The Showstopper: Asian-Style Porchetta
A swirl of crisp, golden skin and tender, garlicky meat. That's what makes a great porchetta.
To prepare it the traditional way, Italian cooks spit-roast a stuffed suckling pig (or roll up an herb-rubbed pork loin inside a pork belly then roast the package). The beauty of the porchetta is revealed when it's sliced, in each dreamy spiral of deeply flavored meat and fat.
At his little empire of Italian restaurants (Marea, Osteria Morini etc.), Michael White is Mr. Pasta. But in his downtime the chef makes potstickers and fried rice and generally obsesses over Asian food. Trading rosemary and thyme for cilantro and Thai chiles, he hit upon the idea for this spicy, newfangled, offbeat and totally irresistible porchetta (see the recipe).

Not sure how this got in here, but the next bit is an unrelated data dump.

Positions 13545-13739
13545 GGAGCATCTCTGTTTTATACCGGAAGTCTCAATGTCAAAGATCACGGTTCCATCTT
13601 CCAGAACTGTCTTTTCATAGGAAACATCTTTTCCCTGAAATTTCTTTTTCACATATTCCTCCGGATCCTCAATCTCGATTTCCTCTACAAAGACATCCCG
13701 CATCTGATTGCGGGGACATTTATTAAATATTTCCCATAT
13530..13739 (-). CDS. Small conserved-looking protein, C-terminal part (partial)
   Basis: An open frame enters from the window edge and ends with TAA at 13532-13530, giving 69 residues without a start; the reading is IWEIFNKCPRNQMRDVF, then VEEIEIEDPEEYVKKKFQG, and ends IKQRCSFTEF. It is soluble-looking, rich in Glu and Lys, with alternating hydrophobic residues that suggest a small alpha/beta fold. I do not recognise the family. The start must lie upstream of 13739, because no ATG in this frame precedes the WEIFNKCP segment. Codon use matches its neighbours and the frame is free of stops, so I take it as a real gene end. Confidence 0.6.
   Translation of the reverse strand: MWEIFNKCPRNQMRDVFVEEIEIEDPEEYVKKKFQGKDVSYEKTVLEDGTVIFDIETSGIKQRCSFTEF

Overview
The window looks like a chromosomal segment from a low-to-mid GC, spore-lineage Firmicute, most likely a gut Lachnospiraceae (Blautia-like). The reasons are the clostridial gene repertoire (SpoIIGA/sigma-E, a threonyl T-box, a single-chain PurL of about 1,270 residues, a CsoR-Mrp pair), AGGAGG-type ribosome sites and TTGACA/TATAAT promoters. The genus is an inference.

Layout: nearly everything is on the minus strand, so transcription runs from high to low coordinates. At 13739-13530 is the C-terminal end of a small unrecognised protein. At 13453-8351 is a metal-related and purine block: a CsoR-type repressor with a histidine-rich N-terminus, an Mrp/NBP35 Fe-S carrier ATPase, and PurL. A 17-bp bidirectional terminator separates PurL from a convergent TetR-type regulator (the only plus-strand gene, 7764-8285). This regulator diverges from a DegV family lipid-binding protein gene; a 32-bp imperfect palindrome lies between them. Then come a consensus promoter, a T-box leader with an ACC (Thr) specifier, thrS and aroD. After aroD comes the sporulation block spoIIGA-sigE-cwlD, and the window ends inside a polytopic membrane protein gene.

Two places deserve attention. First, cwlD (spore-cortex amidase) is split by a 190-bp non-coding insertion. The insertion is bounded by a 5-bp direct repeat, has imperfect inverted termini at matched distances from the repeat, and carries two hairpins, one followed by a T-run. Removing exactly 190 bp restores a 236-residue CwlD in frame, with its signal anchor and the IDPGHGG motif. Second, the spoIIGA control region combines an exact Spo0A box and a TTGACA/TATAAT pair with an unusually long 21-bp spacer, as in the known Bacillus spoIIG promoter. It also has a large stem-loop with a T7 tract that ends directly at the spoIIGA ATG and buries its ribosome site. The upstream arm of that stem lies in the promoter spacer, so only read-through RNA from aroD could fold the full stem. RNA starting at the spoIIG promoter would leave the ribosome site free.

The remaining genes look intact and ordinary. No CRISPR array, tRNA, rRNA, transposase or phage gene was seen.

It's a great weekend project to make for friends. And since we wanted to actually spend some time with them, sipping beer in the sun, not stuck in the kitchen, we did our version of White's showstopper on the grill, low and slow.
Start by seasoning the meat with a generous rub of toasted sweet brown spices—star anise, cinnamon and lip-tingling Sichuan peppercorns. Now roll it up with pounded garlic, herbs and chiles. The aromatic filling perfumes the meat as it cooks.
After about two and half hours, use an instant-read thermometer to check the internal temperature: When it hits 130, it's time to apply direct heat to crisp the skin. When it hits 140, heave that baby off the grill and try (try!) to let it rest for about ten minutes before carving away the first glorious slice.
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